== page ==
Fab Real Estate Blog: Dangers of Overpricing

Dangers of Overpricing

I completed my monthly statistics for homes sold in Danbury, Connecticut during the month of November, 2007.

On average, homes sold in 170 days, and closed for 95.4% of their most recent list price.  This is fairly typical for our area.

Several homes, however, sat on the market between 300 and 500 days before selling.  This is far too long for a home to sit without selling in our market.  So, I looked a bit further at these homes:

On average, these homes sold for only 77% of their list price.

That is too low.  Why did they sell for so much less than their list price?  Why did they sit on the market for so long before selling?

Because they were overpriced.

Pricing your home for sale for anything above its current market value will not sell your home.  No matter how much money you want to sell your home for, it will only sell for its current market value.  If you overprice your home, you will then be faced with a very long marketing time, as is indicated above, and most likely a much lower price than you would have received originally.  Buyers see price reductions and long marketing times as desperation by the sellers.  They will try to take advantage of that.

Want to sell your home?  Price it right.

I've written about this before.  Take a look:

The Importance of Price

Days on Market: It's a Matter of Price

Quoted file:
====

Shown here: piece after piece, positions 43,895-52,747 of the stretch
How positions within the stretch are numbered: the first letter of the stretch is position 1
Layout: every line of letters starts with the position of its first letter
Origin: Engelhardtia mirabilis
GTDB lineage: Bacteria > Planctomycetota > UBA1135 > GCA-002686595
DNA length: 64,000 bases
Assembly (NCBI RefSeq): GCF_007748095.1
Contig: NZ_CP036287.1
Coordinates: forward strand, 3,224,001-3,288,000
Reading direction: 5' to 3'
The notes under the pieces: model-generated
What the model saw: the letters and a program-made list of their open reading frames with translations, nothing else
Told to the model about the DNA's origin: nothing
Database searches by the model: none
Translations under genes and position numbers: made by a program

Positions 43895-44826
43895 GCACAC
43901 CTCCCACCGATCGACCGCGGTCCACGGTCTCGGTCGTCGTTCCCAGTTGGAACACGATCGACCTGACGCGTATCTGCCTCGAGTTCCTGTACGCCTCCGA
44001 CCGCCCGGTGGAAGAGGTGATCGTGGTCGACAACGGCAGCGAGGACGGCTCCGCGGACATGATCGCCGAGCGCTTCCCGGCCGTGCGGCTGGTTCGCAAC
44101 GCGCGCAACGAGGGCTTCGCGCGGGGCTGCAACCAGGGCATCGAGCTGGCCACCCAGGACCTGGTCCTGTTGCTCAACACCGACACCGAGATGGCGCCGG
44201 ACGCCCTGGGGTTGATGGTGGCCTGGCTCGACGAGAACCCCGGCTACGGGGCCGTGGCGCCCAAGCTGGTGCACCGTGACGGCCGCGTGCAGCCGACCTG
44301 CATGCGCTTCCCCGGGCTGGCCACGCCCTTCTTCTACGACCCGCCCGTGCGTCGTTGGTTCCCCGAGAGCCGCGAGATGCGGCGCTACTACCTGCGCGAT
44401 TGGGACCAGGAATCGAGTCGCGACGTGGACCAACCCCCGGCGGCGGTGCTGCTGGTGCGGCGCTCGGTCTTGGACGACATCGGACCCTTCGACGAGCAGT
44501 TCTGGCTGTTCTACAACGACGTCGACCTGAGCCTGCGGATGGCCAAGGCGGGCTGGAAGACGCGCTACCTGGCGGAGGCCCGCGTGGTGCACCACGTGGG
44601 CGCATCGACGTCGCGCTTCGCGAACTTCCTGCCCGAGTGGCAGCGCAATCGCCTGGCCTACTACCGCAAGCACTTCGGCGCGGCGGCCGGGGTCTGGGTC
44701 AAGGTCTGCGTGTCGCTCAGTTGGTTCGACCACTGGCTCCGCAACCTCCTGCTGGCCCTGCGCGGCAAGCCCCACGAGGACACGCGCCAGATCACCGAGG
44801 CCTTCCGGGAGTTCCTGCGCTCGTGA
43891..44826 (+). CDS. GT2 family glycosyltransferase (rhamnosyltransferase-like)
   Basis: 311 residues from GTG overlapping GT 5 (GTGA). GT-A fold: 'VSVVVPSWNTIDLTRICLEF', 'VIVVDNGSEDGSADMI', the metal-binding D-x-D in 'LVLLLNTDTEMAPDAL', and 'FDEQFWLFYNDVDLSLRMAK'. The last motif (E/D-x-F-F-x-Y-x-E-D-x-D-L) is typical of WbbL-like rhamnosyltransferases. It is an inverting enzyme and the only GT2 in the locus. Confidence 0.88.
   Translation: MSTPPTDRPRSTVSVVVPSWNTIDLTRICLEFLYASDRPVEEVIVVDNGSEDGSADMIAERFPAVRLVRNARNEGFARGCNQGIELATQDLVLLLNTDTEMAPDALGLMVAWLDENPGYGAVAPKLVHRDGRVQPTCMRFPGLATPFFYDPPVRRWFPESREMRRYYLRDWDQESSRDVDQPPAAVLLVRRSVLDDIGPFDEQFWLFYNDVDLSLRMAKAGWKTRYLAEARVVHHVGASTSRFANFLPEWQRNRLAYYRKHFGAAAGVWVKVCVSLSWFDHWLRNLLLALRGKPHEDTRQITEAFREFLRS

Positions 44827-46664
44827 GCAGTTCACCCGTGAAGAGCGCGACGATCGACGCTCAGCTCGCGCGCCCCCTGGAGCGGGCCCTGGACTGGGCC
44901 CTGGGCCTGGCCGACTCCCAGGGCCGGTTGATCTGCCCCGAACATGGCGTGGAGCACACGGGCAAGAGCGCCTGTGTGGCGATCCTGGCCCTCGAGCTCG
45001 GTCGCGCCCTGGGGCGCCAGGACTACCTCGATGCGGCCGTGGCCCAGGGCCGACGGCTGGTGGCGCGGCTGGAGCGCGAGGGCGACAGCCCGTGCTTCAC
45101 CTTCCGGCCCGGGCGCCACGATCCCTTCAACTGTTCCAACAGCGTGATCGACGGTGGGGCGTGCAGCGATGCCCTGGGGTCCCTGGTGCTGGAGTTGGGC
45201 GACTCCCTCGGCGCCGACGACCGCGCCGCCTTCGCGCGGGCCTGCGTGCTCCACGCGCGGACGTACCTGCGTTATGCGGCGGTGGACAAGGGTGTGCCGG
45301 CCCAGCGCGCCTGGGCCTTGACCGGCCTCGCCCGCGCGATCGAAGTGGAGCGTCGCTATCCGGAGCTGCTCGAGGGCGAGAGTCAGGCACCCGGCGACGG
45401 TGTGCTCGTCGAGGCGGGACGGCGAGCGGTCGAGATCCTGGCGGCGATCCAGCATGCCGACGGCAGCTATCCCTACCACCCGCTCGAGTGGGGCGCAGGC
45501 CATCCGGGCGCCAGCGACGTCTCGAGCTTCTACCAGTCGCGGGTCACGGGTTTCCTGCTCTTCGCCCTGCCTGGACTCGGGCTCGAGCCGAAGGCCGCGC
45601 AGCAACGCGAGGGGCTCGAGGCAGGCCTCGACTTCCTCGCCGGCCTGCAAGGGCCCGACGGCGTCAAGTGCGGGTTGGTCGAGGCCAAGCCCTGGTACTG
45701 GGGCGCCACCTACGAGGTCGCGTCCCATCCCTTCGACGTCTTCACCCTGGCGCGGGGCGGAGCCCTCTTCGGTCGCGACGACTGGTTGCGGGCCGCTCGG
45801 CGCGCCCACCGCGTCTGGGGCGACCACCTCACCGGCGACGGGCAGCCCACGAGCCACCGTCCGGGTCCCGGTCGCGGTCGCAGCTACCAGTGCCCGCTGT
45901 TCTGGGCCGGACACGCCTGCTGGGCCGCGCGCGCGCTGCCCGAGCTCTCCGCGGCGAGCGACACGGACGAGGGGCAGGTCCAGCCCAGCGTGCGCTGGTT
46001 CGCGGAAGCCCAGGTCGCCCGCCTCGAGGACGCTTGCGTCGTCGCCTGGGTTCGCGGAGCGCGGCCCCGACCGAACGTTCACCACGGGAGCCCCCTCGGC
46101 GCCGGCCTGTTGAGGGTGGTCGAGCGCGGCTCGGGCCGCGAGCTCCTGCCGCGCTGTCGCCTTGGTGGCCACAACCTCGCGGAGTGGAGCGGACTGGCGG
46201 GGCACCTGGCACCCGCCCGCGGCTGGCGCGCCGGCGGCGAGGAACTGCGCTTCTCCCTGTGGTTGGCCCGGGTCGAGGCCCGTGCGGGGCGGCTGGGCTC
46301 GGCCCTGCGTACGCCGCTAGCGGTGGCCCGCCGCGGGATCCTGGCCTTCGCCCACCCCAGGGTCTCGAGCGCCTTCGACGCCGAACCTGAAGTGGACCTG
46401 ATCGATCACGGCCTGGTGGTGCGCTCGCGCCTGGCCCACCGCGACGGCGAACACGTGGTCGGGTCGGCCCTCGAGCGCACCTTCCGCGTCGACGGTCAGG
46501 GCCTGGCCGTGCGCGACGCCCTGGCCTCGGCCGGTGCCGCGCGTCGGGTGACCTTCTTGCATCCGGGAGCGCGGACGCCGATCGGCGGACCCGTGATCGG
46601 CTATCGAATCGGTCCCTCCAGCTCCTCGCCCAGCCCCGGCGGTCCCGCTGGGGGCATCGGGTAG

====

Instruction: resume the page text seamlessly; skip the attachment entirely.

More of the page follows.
Don Fabrizio-Garcia, REALTOR
Connecticut Real Estate & Appraisals
CT Home Group
Keller Williams CT Realty
203.746.1199
Connecticut Real Estate and Homes for Sale

Comment balloon 6 commentsDon Fabrizio-Garcia • December 30 2007 10:04AM

Comments

Pricing really is everything. I just viewed a home for an agent friend and depressed her by listing all the reasons the home was overpriced. Ironically she had 2 others look at it and we were all within 1 pwercent of each other on price
Posted by Charlie Ragonesi, Homes - Big Canoe, Jasper, North Georgia Pros (AllMountainRealty.com) almost 10 years ago

Too few real estate agents understand pricing.  Or, they are willing to take overpriced listings for other reasons.

 

Posted by Lenn Harley, Real Estate Broker - Virginia & Maryland (Lenn Harley, Homefinders.com, MD & VA Homes and Real Estate) almost 10 years ago
Charlie - Yes, it all comes down to pricing.  I've taken the overpriced listing in the past - and I learned my lesson fast.  It's not worth it, and you're doing a disservice to the seller.
Posted by Don Fabrizio-Garcia, Owner/Broker/Trainer - Fab Real Estate (Fab Real Estate) almost 10 years ago

Lenn - You are right - many agents do not understand pricing.  That's part of the reason I also obtained my appraisal license - to learn to better price properties.

Agents taking overpriced listings just to add to their inventory, or to have a sign in a yard (free advertising), or in the hopes of finding new buyer clients for other properties from that listing, is not what I consider representing the seller.

I know others take overpriced listings assuming they will just get price reductions in the future.  Again, while price reductions may become necessary in this market on any listing, going in with that being your plan is not proper representation.

Posted by Don Fabrizio-Garcia, Owner/Broker/Trainer - Fab Real Estate (Fab Real Estate) almost 10 years ago

A very smart man told me that everything has a price. If a house isn't selling, lower the price until it does. It seems too simple, but it always works.

Posted by Larry Brewer - Benchmark Realty llc (Benchmark Realty LLc) almost 10 years ago
Larry - Lowering the price to the "right" price does always work.  But, I try to price it right from the beginning.  Otherwise, we're just spinning our wheels.
Posted by Don Fabrizio-Garcia, Owner/Broker/Trainer - Fab Real Estate (Fab Real Estate) almost 10 years ago

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